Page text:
I love pork belly, here’s my latest foray into pork belly-dom.
Tau Yu Bak. Pork belly braised in a cinnamon and star anise flavored soy sauce.
Let’s get braising
You’ll need, pork belly, thick soy sauce, light soy sauce, sugar, garlic, water, cinnamon, star anise, whole cloves, and hard boiled eggs. I didn't have any thick soy sauce so I thought some pomegranate molasses would be a great addition; I was right.
It was nice of the butcher to score the fat cap, which provided me with some nice guidelines for cutting the meat into cubes.
The recipe calls for the whole head of garlic. Take the whole head of garlic and smack it nose down, (root up) on the counter, the individual cloves separate easily. Do not peel the cloves.
Put the pork into the pot and add the cloves of garlic. The recipe calls for using a clay pot if you have one; I used my tagine; if not, a regular pot is just fine.
Add the thick soy sauce, the light soy sauce and the water.
Add the cinnamon, star anise and a pinch of red pepper flakes.
I decided to add the pepper flakes later, that's why they aren't in the ingredients photo.
Turn the heat on high, and as soon as the pot is hot, reduce to medium, cover and simmer for about 20 minutes, and then, uncover and simmer until the meat is tender. Occasionally stir so the meat will take on the color of the soy sauce.
Make sure you have a lot of rice at the ready.
I served it with fresh asparagus and a salad of spinach, pea shoots and arugula topped with a sunny side up quail egg.
Life is good
Here's the recipe I got from House of Annie (waving hi to Annie and Nate)
I included all her comments and notes.
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Tau Yu Bak (Pork Braised In Soy Sauce)
2 lbs belly pork
1 or other fat-marbled cuts of pork
2 tbs thick soy sauce
1/4 cup light soy sauce
1 small piece (about thumb size) rock sugar
1 head garlic, skin on; broken into cloves
1/8 1/4 cup water
1 stick Cinnamon; optional
2 star anise; optional
2-3 whole cloves; optional
6 hard boiled eggs
1. Cut belly pork into larger bite-sized pieces. Put pork into clay pot (if
you have one. Otherwise, use regular pot.)
2. Add the garlic.
3. Add the thick soy sauce and the light soy sauce (because I do eyeball, I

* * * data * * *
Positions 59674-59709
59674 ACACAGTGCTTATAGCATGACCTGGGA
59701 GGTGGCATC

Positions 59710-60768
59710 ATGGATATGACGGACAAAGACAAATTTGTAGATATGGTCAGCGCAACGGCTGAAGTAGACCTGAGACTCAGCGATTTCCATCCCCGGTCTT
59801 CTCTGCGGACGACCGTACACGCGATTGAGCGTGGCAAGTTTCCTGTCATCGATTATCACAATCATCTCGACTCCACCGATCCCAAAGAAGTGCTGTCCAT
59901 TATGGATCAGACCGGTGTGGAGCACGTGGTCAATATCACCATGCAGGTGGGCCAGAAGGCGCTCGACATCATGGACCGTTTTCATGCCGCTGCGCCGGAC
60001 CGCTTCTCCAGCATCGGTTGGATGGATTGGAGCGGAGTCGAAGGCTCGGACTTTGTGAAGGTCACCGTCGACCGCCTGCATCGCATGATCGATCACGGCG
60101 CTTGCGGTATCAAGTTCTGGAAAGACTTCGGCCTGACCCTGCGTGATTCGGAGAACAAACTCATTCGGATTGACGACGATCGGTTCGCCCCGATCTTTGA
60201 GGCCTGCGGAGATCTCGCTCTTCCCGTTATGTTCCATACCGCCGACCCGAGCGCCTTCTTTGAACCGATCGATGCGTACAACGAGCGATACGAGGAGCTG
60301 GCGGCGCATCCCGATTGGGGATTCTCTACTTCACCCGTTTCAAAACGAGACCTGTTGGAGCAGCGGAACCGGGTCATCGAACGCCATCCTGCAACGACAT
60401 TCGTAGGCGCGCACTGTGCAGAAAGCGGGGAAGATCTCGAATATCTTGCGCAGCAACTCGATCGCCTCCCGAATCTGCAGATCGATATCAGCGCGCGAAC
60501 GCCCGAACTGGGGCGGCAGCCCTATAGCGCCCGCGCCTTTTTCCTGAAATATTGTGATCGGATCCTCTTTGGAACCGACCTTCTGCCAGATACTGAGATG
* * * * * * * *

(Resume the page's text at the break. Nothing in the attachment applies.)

would ask that you make sure that your sauce at this point should not be
more than a third way up the meat).
4. Turn heat on to high and as soon as the pot is hot, turn to medium and
simmer, stirring occasionally to coat pork with soy sauce. When pork is
half done, maybe about 20 mins in, add a bit of water if sauce is getting
too dry. Don't overdo the water.
5. Add a piece of rock sugar (not too much at first and more to taste if
still not sweet enough) and also the eggs. Cover and simmer for another 20
mins or until pork is tender and eggs take on dark color of soy sauce.
1. You can also add some dried chilies in this dish to give it a spicy
2. My mom also used to add some sea cucumber to the dish. Give it a try if
you want. It’s harder to find sea cucumber here and expensive to boot so I
never bother to add (plus I don't even know how to prep a sea cucumber much
less choose one).
3. Sometimes I add firm tofu (taukwa) to the dish. The tofu soaks up all
the wonderful flavors from the sauce.
Serve and enjoy over rice. Lots of rice
Tau Yu Bak (Pork Braised in Soy Sauce)
The secret really is that you have to use belly pork (or at least
country-style ribs-I use these more now but it's nowhere as good as using
belly pork). The fat in this cut makes this dish sing! That and the garlic
is key. Well, ok, the soy sauce is also quite crucial. But truly, that's
I want to say that when I make this dish, I tend to eyeball the seasonings.
The main flavor component is the saltiness of the soy sauce, but there
should be just enough sweetness to play a nice contrast to that saltiness.
The garlic also adds a depth of flavor that marries well with the pork.
Some people add cloves, star anise and cinnamon to the sauce but I find
that keeping it simple actually accentuates the garlic-porky-salty-sweet
flavors in tau yu bak. I leave that option open for those who'd like more
Also, we've always kept the skins on the garlic in this braise. I wasn't
sure why until this last time I made it when I did not keep the skin on.
When you don't keep the skin on the garlic what happens is the garlic melts
into the sauce and the soy flavor is muddied a little. It's still
delicious but you really do want to just have the garlic infuse the soy
sauce and not overwhelm the whole dish. Also, keeping it whole in the skin
lets you suck up a whole melted garlic clove that has been braised in soy
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And that's that